What can we expect them to do for Julian Assange? Much less…and we also knew we had to respond not just to defend Assange but to defend Ecuador because we knew immediately as soon as he was in the Ecuadorian Embassy, that they would also use this to attack Ecuador as they have already been doing for a number of years, as so it began in the media.

The Ecuadorian Government, why in the world would Assange pick the Ecuadorian Government, which apparently, has one of the worst records in regards to freedom of speech? Well, we really know when the corporate media talks about of freedom of speech, what they’re really talking about is their ability to control what is able to be said and not heard.

The Ecuadorian Government is leading the way in breaking down this corporate power. When Correa came to power, six of the eight major newspapers were owned by banking corporations and as you can image there might be a slight conflict of interest that occurred when you both own a bank and a newspaper in the global economic crisis, but also a banking crisis that happened in Ecuador in the nineties.

What did the newspapers do then? They reported nothing about the banking crisis, they in fact signed a deal which is revealed by WikiLeaks, because of the US Embassy cables, where these banking corporations and newspapers sat down and said we will not report any of this, that way none of our interests are touched.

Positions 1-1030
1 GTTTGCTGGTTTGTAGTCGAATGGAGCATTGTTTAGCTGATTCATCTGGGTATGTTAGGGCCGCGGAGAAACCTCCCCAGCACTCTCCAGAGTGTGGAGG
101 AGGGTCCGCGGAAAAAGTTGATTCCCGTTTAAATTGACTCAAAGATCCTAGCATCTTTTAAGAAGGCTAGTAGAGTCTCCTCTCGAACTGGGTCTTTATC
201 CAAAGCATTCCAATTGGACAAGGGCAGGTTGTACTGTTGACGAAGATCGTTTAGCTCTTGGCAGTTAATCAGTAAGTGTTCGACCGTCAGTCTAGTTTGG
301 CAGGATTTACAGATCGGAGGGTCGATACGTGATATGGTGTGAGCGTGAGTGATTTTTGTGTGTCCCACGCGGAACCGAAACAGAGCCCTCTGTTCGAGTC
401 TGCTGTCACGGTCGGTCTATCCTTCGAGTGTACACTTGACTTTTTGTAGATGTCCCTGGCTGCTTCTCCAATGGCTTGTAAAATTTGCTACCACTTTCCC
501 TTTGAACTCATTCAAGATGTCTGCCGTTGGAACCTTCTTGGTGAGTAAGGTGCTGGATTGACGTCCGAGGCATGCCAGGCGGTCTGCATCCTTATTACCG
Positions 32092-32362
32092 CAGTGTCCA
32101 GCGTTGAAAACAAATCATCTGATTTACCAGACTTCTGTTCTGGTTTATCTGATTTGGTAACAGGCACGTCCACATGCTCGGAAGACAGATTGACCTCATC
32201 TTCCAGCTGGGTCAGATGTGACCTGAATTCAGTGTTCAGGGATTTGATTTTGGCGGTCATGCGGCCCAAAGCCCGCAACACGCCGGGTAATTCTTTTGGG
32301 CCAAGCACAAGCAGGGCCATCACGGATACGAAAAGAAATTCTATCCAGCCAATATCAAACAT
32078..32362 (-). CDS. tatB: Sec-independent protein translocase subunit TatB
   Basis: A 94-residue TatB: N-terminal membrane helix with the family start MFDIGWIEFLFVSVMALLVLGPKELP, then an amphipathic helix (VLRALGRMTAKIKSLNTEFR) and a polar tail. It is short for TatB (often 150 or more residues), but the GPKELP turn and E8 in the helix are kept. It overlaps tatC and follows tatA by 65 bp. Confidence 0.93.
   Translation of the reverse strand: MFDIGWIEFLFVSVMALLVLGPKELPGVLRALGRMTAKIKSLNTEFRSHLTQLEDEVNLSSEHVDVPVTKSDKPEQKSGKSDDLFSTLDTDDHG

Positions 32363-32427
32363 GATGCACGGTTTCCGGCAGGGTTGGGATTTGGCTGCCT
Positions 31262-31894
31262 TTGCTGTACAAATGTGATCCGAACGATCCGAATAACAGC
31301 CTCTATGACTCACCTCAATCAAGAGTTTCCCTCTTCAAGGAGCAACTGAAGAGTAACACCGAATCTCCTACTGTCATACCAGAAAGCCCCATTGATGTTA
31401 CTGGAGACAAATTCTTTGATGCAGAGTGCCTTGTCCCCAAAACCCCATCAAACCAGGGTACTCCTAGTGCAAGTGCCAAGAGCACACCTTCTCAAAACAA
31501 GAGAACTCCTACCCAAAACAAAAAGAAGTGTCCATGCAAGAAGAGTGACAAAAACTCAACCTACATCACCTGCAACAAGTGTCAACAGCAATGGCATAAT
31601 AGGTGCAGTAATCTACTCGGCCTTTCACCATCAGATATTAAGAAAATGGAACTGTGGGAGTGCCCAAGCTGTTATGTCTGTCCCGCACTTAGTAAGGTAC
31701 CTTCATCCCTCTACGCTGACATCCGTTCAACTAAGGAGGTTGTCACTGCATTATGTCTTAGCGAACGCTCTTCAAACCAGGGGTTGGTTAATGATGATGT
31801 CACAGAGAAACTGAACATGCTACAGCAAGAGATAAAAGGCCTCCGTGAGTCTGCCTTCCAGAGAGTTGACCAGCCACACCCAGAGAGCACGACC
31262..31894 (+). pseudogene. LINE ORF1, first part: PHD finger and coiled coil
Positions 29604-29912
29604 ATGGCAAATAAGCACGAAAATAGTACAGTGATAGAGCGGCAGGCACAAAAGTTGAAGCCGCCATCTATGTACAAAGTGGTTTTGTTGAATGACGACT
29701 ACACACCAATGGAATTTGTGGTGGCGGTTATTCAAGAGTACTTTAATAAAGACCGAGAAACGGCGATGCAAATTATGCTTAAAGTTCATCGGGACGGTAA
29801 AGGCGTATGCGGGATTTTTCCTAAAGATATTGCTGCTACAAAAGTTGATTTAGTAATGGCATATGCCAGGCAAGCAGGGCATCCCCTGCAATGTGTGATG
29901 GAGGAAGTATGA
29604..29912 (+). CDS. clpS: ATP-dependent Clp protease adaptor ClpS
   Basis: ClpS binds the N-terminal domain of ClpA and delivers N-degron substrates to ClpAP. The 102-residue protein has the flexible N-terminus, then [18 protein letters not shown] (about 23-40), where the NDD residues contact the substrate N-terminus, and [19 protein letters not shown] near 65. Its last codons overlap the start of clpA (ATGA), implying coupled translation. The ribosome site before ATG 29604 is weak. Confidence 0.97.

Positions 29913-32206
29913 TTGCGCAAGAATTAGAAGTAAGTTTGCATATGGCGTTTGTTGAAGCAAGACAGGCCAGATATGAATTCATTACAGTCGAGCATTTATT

Well, the Ecuadorian Government and its people have drafted up a new constitution. In that new constitution if you are a banker you are no longer allowed to own any media outlets. That’s a pretty important start I think in breaking down the power of the corporate media.

But that wasn’t enough, because a few years later they held another referendum to further amend the constitution and now the constitution reads that anyone who is involved in the media industry are not allowed to have any other business interests anywhere else because once you do start to have other business interests (maybe someone like Gina Rinehart) this is obviously going to become an issue when you come to report on that.

So, I think there is a very clear reason why they want to get Assange, I think that’s the reason they are going to attack Ecuador, that’s why it is so important that we are here today to both support Assange but I do want people to also show support with the Ecuadorian Government. Let’s show them that millions of people around the world are willing to support them if they take the defiant stand of basically saying to the US, we don’t care, we are going to defend Assange, we’re going to give him asylum.

We know we need to do that, we need to continue to do that, but I think we need to do one more thing as well. We need to take the lessons of governments like Ecuador and others around the world and use that information that WikiLeaks has made available to us, to really begin to fight for real change, because that information is only powerful when people like ourselves take that into our hands and make use of that information in order to fight for a better world.

I think I would like to finish up by congratulating the organisers of today and congratulating everyone here and let’s hope that we can continue to build our campaign to defend Assange, to defend Ecuador! and to fight for a better world we all want to see.